DESCRIPTION (provided by applicant): Treatment for head and neck cancer often
results in significant swallowing problems because of reduced range of motion
of the larynx, tongue base and pharyngeal walls. Therapy procedures to improve
range of motion including swallowing maneuvers have been shown in pilot data to
be efficacious in patients with reduced range of motion. In this project, we
propose to compare two rehabilitation programs introduced for one month
beginning at 1 month post-treatment in a randomized longitudinal design
involving 198 patients who have been treated for head and neck cancer with
chemoradiation, supraglottic laryngectomy, anterior resection with primary or
skin graft closure, anterior resection with distal or free flap closure,
posterior resection with primary or skin graft closure, or posterior resection
with distal or free flap closure: 1) aggressive range of motion with postural
sensory therapy and 2) postural sensory therapy. After the one-month of
therapy, patients in both therapy arms will receive a one-month rest period
followed by a one-month therapy refresher at month 3 post-treatment. We
hypothesize that the patients randomized to range of motion with postural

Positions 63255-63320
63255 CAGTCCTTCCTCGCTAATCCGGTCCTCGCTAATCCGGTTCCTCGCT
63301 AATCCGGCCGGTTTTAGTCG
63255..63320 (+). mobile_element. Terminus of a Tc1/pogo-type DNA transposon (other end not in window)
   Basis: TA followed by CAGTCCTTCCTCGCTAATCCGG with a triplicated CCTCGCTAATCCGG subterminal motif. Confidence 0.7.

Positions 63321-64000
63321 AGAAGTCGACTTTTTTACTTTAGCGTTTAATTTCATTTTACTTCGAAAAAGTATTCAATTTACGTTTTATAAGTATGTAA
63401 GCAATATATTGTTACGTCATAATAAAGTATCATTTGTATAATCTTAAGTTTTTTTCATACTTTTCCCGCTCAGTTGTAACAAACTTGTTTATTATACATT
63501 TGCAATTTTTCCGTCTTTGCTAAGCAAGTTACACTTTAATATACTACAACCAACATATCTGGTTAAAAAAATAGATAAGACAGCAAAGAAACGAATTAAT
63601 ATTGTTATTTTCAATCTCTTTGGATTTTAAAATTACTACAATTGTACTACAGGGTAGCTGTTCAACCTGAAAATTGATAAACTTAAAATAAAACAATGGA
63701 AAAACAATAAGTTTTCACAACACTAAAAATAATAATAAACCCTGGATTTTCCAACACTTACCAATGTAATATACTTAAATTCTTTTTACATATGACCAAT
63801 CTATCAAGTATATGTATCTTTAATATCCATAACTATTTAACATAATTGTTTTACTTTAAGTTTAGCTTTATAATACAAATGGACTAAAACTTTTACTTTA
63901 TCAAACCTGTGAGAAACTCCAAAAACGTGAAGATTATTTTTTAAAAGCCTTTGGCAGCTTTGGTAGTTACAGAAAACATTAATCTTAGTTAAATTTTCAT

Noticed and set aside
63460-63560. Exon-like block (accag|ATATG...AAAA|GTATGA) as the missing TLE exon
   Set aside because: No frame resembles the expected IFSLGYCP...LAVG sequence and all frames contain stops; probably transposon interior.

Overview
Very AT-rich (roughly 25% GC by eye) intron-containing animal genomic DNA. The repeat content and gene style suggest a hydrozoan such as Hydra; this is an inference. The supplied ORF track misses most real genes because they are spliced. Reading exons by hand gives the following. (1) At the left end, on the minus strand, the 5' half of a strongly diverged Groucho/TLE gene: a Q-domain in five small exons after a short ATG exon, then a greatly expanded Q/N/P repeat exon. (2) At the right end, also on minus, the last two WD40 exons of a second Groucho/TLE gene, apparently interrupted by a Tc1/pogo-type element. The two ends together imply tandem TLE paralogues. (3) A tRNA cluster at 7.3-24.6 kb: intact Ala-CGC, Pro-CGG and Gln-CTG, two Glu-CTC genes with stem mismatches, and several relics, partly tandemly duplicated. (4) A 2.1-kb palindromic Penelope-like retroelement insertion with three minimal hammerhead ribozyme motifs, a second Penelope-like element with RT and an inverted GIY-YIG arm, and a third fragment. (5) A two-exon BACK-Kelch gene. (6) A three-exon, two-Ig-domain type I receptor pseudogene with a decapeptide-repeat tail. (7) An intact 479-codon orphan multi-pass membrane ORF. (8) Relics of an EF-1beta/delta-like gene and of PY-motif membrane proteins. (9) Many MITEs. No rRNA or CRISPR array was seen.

sensory therapy will exhibit significantly more oral intake at 2 months post
cancer treatment, will maintain their gains better after 1 month rest and will
have a more normal diet at 4 months post-treatment and significantly better
pharyngeal flexibility at 4, 6 and 12 months after tumor treatment completion
as measured by the duration and width of cricopharyngeal opening during
swallows of various volumes than patients receiving postural sensory therapy.
We also hypothesize that patients in the range of motion program will maintain
tongue base, hyoid, laryngeal and cricopharyngeal range of motion at 4, 6 and
12 months after completion of their tumor treatment and that it will be
significantly better than that of patients who were on the postural sensory
programs. Cost-effectiveness is a critical factor in today's health care
system. We believe that patients in the range of motion/postural sensory group
will exhibit less cost for medically needed services at 4, 6 and 12 months
after completion of tumor treatment (immediately after, 2 and 8 months after
completion of swallowing therapy) than patients in the postural sensory therapy
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